#132
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Fighting up? I think this year if a KO'd fighter's head thwacks the ice and he croaks, what's criminal is that the league will say they never saw it coming. Yes Hockey is a contact sport no it's not a combat sport.

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09-25-2013, 09:17 PM
  #133
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Originally Posted by bruinsfan001 View Post
The sport is always going to be evolving. I'm sure things like equipment will likely continue to change over time I think most people will agree helmets need improving for example. The game itself though is still very much the same. Every team has a different identity, you just have to find a team you like and can root for.
Yes, all sports evolve, but that doesn't mean that they evolve for the better, at least from the perspective of some fans.

Oh, make no mistake about it, I'm a Rangers fan. I'll never root for another NHL team. I'll still watch games, and look at box scores when I don't, but I don't HAVE to watch games the same way I used to. It could be attributed to factors that are related to me and me alone, but I think the way the game has changed has something to do with it.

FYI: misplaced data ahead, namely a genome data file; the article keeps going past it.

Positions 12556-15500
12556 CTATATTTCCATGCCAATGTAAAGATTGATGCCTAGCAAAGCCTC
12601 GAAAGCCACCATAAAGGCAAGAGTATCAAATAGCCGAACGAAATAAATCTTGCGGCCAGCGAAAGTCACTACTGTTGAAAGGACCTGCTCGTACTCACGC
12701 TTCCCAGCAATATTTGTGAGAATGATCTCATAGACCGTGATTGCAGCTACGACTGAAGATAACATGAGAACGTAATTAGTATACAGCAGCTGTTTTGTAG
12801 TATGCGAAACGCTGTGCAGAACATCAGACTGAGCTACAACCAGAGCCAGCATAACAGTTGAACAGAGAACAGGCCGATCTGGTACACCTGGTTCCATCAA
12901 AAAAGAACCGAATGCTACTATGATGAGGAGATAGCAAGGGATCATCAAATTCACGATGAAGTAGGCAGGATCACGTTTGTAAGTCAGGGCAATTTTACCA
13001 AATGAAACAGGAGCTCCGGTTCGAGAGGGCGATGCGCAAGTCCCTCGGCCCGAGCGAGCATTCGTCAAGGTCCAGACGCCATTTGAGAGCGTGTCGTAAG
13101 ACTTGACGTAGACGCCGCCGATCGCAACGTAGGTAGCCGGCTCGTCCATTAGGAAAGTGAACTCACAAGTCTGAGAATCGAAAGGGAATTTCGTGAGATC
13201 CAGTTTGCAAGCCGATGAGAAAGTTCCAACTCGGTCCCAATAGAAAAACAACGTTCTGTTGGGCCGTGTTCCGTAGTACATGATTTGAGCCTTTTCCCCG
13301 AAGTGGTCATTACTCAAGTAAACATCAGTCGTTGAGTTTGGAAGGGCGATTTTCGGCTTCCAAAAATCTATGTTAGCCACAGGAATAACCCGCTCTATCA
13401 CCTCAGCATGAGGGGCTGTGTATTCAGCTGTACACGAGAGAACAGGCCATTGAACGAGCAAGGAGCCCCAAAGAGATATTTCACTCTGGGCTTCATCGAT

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09-26-2013, 12:33 AM
  #134
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Originally Posted by Big Phil View Post

But remember, Brashear embarassed McSorley after that fight. He "dusted" his hands, which is only asking to be approached later in the game. It is obvious watching that play that McSorley wasn't trying to club him in the head. He swung high, too high, but it glanced off of Brashear's shoulder and into his head. The intentions weren't there to club him.
Wow! You're actually trying to defend McSorley.

That's it for me. Ciao!

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09-26-2013, 12:56 AM
  #135
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Originally Posted by Big Phil View Post
I look at it this way. For the better part of the history of the NHL fighting has been around 0.50 fights per game. We saw a spike in the 1980s and that can be attributed to a lot of expansion at once (although the peak was 1988) as well as a league that was 75-80% Canadian and maybe 5-10% European. The levels of fighting we see now are not very different from most of the time in NHL history. There will be peaks and valleys but it'll be around long after we're gone from this earth just like it was around long before we were a twinkle in our father's eyes.
Bench clearing brawls happened a decent amount. Due to the rules, leaving the bench, there hasn't been a bench clearing brawl in over two decades.

When it comes to fighting, the league could easily institute a rule that would eliminate fighting. Will they? Doubtful until someone either dies or gets seriously injured. The CHL, particularly the OHL, has put in place rules to decrease fighting.